When Ross Melnick landed in Los Angeles in 1996, his first apartment overlooked the historic Fox Theatre in Westwood. Taking a break from unpacking his boxes, he would go out on his balcony and watch the hundreds of people below who were queued up to see the hit alien-invasion drama Independence Day.
“Between the neon-lit tower and lines around the block, the Fox became, for me, the personification of the magic of the movies,” he recalled. “To somebody moving to Los Angeles for the first time in their lives, seeing this was not only impactful — it was transformative. I never really lost that sense of excitement.”
Melnick would go on to become a highly respected film scholar and a professor of film and media studies at UC Santa Barbara. He delves into a little-known but fascinating part of cinematic history in his latest book “Hollywood Embassies: How Movie Theaters Projected American Power Around the World.”
Published by Columbia University Press, it examines the hundreds of cinemas that were operated by MGM, Paramount, Twentieth Century-Fox and Warner Bros. from 1923 to 2013 in cities across the globe. Hugely profitable and enormously influential, they hooked generations of fans on Hollywood fare.
Before Starbucks, McDonalds or Hilton Hotels, these theaters — many of them architectural gems, and some of which survive to this day — served as de facto cultural missions for the United States. They were outposts of Americana in downtown Paris, Johannesburg and Buenos Aires — friendly, inviting places where locals could get a taste of the American lifestyle, attitudes, and values — if they were allowed inside due to locally enforced racial or class barriers.
“These venues, just like the Disneylands that came later, were ways in which the U.S. came to global media capitals,” Melnick said. “This exotic place had the allure of Hollywood, but over time it became a habitual space for a certain kind of moviegoer. So there was both a sense of comfort and a sense of excitement.
“The theaters transmitted a kind of consumerist fantasy, and had all the trappings of the American moviegoing experience upon which they were based.”
For example, many offered Saturday matinees where youngsters were enticed by “Nabisco cookies and Coca-Cola and Tom and Jerry cartoons,” Melnick noted. A lot of those kids developed a taste for American products, and were encouraged to see the U.S. as a friendly, welcoming place — an attitude diplomats leveraged during the Cold War of the 1950s and 1960s.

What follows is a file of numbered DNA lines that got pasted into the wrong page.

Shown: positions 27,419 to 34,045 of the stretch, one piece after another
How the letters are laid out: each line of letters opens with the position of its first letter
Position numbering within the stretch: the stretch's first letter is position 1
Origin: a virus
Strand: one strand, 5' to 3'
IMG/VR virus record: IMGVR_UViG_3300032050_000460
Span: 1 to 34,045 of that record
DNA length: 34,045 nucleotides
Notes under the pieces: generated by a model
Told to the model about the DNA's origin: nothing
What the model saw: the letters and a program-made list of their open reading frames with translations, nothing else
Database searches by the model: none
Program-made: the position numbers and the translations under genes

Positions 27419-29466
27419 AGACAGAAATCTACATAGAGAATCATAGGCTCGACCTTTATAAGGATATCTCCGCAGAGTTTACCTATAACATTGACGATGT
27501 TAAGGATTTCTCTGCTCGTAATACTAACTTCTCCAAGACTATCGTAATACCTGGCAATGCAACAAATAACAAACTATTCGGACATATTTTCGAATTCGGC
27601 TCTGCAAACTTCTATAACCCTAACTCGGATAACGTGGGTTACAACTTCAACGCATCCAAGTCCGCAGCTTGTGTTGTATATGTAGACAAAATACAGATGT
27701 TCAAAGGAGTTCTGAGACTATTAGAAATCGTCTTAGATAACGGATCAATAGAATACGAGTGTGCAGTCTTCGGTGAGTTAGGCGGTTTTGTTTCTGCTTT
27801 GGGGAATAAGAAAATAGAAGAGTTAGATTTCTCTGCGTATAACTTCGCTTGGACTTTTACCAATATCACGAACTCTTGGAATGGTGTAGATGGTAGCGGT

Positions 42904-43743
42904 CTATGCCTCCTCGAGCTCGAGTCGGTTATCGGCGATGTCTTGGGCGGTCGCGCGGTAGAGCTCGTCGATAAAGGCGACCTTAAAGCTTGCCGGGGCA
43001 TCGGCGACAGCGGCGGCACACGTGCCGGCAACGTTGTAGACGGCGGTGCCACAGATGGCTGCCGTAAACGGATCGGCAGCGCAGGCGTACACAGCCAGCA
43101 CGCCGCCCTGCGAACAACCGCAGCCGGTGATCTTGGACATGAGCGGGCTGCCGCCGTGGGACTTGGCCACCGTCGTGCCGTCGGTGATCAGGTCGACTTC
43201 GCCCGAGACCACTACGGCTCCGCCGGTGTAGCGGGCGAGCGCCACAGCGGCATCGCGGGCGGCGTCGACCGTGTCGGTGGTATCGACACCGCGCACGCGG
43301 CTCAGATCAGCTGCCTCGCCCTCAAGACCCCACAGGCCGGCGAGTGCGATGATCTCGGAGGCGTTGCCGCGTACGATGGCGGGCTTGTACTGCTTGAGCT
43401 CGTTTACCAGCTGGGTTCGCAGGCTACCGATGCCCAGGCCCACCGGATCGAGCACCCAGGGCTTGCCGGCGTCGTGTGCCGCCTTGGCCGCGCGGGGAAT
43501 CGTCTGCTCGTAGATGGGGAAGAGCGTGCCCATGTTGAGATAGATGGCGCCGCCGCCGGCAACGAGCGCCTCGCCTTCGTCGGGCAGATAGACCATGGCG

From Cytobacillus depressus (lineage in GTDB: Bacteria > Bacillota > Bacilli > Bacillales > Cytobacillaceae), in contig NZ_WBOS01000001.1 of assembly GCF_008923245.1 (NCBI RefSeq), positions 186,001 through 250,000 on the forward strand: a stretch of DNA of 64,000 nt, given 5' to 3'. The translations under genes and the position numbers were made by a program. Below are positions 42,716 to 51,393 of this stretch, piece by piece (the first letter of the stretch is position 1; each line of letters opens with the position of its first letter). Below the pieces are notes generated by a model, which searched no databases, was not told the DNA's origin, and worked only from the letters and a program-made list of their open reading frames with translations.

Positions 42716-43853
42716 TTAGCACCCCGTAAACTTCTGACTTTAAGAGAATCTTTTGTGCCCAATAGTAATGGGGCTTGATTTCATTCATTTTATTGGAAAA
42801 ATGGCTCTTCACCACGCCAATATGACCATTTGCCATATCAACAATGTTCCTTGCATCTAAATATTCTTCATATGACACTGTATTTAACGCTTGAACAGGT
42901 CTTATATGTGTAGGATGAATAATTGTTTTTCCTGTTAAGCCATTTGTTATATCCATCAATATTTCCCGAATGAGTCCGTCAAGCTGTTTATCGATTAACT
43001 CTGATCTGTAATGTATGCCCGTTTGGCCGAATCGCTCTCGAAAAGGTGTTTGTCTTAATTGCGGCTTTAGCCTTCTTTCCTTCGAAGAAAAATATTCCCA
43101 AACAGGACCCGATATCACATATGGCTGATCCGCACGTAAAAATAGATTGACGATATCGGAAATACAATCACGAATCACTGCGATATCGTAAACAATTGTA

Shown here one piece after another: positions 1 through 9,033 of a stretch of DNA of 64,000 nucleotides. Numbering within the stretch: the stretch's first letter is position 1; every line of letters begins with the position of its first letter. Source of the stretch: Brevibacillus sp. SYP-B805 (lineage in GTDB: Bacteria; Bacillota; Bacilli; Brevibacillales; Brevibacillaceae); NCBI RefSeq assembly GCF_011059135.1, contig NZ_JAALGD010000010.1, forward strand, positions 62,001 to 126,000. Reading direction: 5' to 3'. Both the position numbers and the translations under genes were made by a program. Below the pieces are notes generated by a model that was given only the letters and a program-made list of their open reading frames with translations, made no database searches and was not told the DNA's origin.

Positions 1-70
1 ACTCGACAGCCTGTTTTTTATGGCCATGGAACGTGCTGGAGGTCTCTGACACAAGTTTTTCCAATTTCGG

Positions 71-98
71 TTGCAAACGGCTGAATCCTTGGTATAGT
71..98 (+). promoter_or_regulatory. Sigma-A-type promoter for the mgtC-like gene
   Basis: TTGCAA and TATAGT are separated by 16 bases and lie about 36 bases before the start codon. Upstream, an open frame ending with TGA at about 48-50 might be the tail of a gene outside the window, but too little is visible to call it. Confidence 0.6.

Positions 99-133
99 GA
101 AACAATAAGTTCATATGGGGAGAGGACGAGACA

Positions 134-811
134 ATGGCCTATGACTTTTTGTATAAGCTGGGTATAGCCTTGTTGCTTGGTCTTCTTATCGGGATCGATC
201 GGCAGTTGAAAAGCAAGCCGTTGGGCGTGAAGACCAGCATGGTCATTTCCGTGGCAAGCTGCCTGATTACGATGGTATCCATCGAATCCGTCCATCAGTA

But the cinemas also became the focus of global protests by domestic exhibitors featuring direct competition, and by nationalists who felt these cinemas were spreading unwelcome foreign ideas and values. “The Cairo MGM cinema was attacked in 1945, 1947 and 1952, with the rise of anti-British and anti-Israel protests,” he said. “While those issues weren’t directly related to the U.S., the American movie house was one of the most prominent symbols of the West. Through the exhibition of Hollywood films and newsreels, the American movie house became a loudspeaker.”
Growing up on the East Coast, Melnick fell in love with movies — and movie theaters — at a very young age. He has vivid memories of a trip he and his parents took to the Ziegfeld in New York City when he was 7. Among their adventures was a screening of the decidedly kid-unfriendly drama Gandhi.
“I remember very well the sumptuous lobby and the opulent fixtures,” he said. “Before that, I had only gone to mall theaters. Here there was an intermission, and people dressed up. It was a glamorous experience.”
Melnick ultimately moved to Los Angeles, where he worked in the film industry in marketing and distribution before returning to school to earn a Ph.D. in film and media studies from UCLA. He joined the UC Santa Barbara faculty in 2012.
The film industry has, of course, changed radically since the era Melnick investigates in his book. It’s far more international, as any viewer of Netflix will quickly realize. That also goes for the theaters themselves: He notes that a number of prominent cinema chains in the U.S. are, or have been, owned by foreign-based conglomerates.
Of course, whether movie theaters are a good investment is an open question in the wake of the global COVID pandemic. Melnick said he is cautiously optimistic that people will eventually return to cinemas in big numbers, “especially as a greater variety of films return to theaters.”
“The consensus is that moviegoing will be here forever, but it will be more of a special event —more like going to the opera, or a sporting event,” he said. “I’m hopeful we can do a little better than that, since the price of seeing a movie is so much lower than going to a concert.”
Asked if he’s a romantic about cinemas, Melnick paused. “I am romantic about the idea of movie theaters keeping our fractured nation in place,” he said. “If we see each other and engage each other in this public forum, where we can enjoy something together, we are at least gathering in one place. That’s not something we do online, where the algorithms send us in one direction or another.
“If you watch a movie at home by yourself or with one other person, that’s a very different experience than sitting with 200 strangers,” he added. “At the movie house, you’re spending time with people who aren’t necessarily like you. That’s a good thing, especially after the pandemic, which sent us further into our rabbit holes.”
So whether you’re in Mumbai or Milwaukee, Melnick sees real value in communal spaces that require us to turn away from our phones for a couple of hours.
“Growing up in a small town, the way I traveled was through moviegoing,” he recalled. “It also spurred me to imagine my future. Today, it serves an entirely different function for me. In a digital age, it’s an analogue experience that unplugs me from the world, while simultaneously connecting with it.”